25 December 2014

Merry Christmas!

I thought about sending cards this year but decided not to.  So I'm posting my holiday wishes from the blog this year.  Friends and family, I miss you so much!  So happy Christmas, everyone, and I promise I'll be back to see you someday.  In the meantime, our guest bedroom is always ready :)

And a happy New Year!

19 December 2014

VW Bus Valve Adjustment

This post is about the time I learned to adjust the valves on our bus.  So it is going to be a technical post that is technically for idiots.  Written by an idiot (who is trying to learn more!).  I'm a novice, take my advice at your own risk.  These instructions are applicable to a 2000 cc Type IV engine with solid lifters (fuel injected).  Kyle said that sentence, I just wrote it.  I have no idea what "solid lifters" means.
For accurate adjustment, the engine must be completely cold.  Correct adjustment is essential for maximum efficiency and minimum wear.
--Official Service Manual
1.  Remove the distributor cap - the orange guy in the photo below.  It is held on by two clips.  You can see one in the photo, the second one is on the far side.  (Access: engine compartment)
2.  Remove the cylinder head covers.  They are held on by that bar (real name: bail) in the photo below.  Push that buddy down in order to get the covers off.  Once that bar is out of the way the cover should pop off fairly easily.  (Access: under the side of the bus, behind the rear tires)
3.  Turn the engine until the distributor points to the notch.  You turn the engine by using a wrench on the alternator pulley bolt, almost shown below by the green arrow.
Here's the part of the distributor that should be doing the pointing (green arrow), and the notch it should be pointing at (blue arrow - click the photo to see it better).  I would turn it, then switch to the top engine access so that I could see the distributor from above to better observe the alignment.  Aligning these puts the #1 cylinder at "top dead center" of its compression stroke, spark plug ready to fire.
4.  Okay!  Ready to adjust cylinder #1 - the forward cylinder on the passenger side.  I needed a .006" (0.15mm) feeler gauge for the valves.  Place the feeler gauge in between the adjusting screw and the top of the valve - as shown.  There should be a moderate drag on the feeler gauge when pulling it through the gap.  Other engines use a .008" (0.20mm) gauge, so engine type matters here.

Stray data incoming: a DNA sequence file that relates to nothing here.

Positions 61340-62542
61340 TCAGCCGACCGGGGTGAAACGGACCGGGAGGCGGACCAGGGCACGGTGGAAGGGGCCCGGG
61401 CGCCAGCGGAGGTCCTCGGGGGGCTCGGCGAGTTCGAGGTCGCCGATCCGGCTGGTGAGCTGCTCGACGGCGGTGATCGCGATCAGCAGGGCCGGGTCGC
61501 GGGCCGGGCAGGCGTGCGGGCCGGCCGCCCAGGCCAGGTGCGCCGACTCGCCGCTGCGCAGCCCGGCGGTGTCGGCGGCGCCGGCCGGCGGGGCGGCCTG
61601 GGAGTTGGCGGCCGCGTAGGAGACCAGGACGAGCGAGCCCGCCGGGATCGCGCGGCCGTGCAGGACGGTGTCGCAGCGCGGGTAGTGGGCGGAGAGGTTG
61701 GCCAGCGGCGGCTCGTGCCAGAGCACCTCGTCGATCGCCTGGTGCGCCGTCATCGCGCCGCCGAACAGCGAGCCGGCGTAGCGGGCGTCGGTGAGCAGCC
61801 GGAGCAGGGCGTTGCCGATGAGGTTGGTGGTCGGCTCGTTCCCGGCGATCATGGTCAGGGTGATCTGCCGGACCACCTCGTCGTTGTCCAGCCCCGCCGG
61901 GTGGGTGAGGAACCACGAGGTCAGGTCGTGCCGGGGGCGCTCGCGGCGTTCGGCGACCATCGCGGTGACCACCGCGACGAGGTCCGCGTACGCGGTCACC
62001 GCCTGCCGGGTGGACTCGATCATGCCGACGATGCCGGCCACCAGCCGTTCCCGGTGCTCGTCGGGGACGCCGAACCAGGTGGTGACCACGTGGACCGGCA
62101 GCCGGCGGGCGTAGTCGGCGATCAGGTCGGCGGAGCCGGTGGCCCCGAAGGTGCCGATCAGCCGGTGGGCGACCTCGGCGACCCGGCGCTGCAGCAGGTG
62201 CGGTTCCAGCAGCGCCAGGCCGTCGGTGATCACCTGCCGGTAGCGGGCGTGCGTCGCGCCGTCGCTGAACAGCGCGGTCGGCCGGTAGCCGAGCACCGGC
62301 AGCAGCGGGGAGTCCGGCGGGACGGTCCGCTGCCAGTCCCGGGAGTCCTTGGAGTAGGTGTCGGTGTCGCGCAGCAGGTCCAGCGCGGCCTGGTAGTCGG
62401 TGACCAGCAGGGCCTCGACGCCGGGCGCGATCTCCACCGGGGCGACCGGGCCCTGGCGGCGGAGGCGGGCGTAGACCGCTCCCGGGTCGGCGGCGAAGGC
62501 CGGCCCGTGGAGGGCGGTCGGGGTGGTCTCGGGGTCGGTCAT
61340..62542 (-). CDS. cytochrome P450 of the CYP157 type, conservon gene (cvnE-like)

5.  If the gap is too tight or too loose, it needs to be adjusted.  Let's zoom in to see the details of how to do this.  The nut (green circle) takes a 14mm wrench and the bolt (blue circle) requires a screwdriver.
Use the wrench to loosen the nut.  Hold the nut with the wrench and use the screwdriver to either tighten the valve (clockwise) or loosen the valve (counter-clockwise) until a moderate amount of drag is felt with the feeler gauge.  Tighten the nut back up.  Check with the feeler gauge to make sure the valve is still properly adjusted.
Now that #1 is adjusted, turn the engine until the distributor has rotated 90 degrees counterclockwise, then adjust #2 (#2 is rear passenger side, #3 is forward drivers side, #4 is rear drivers side - they should be labeled on the engine, but not consistently).  Then turn the distributor 90 degrees counterclockwise, and adjust #3.  Repeat with #4.

6.  Clean up the cylinder head covers.  Who knows when the valves were last adjusted on Sixer, Kyle had to pry the old gasket out and then I cleaned up the sealing surface with the wire wheel brush buddy.
7.  Kyle, avid Samba reader, read that it is advantageous to put grease on the valve cover before putting the new gasket on to help the gasket adhere and help hold it in place.
Then install the gaskets.  Kyle purchased cork gaskets, having read that they are the superior material for this task.
8.  Reinstall the cylinder head covers.  The VW symbol should be upside down.  It's not really easy to read but click on the photo below for a better view.
When putting the bail back in place, it is helpful to add a bit of grease so that next time, it is easier to move.
9.  Reinstall the distributor cap.
10.  Start up the engine.  Listen for a clicking noise at idle.  A clicking noise means one of the valves is maladjusted.  Check for oil leaks.

We had a fairly significant oil leak after this task, which Kyle has attributed to excessive grease on the cylinder head covers. However, it is said that if your bus isn't leaking oil, you're probably out of oil.  Always travel with a spare quart or two. 

12 December 2014

Roasted Butternut Squash with Cranberries and Pecans

I know the title is a mouthful, but there are so many flavors going on in this dish, I still couldn't name them all.  Roasted mushrooms, pecans and cranberries complement this caramelized butternut squash, and the whole thing is topped off with soft goat cheese.  Or at least, it should be.  Due to unforeseen events, I am unable to provide photos with the goat cheese version...sigh. 
Oh, and did I mention that the squash is tossed with a killer combo of extra virgin olive oil, maple syrup, and hot chili sauce?  You don't want to miss this.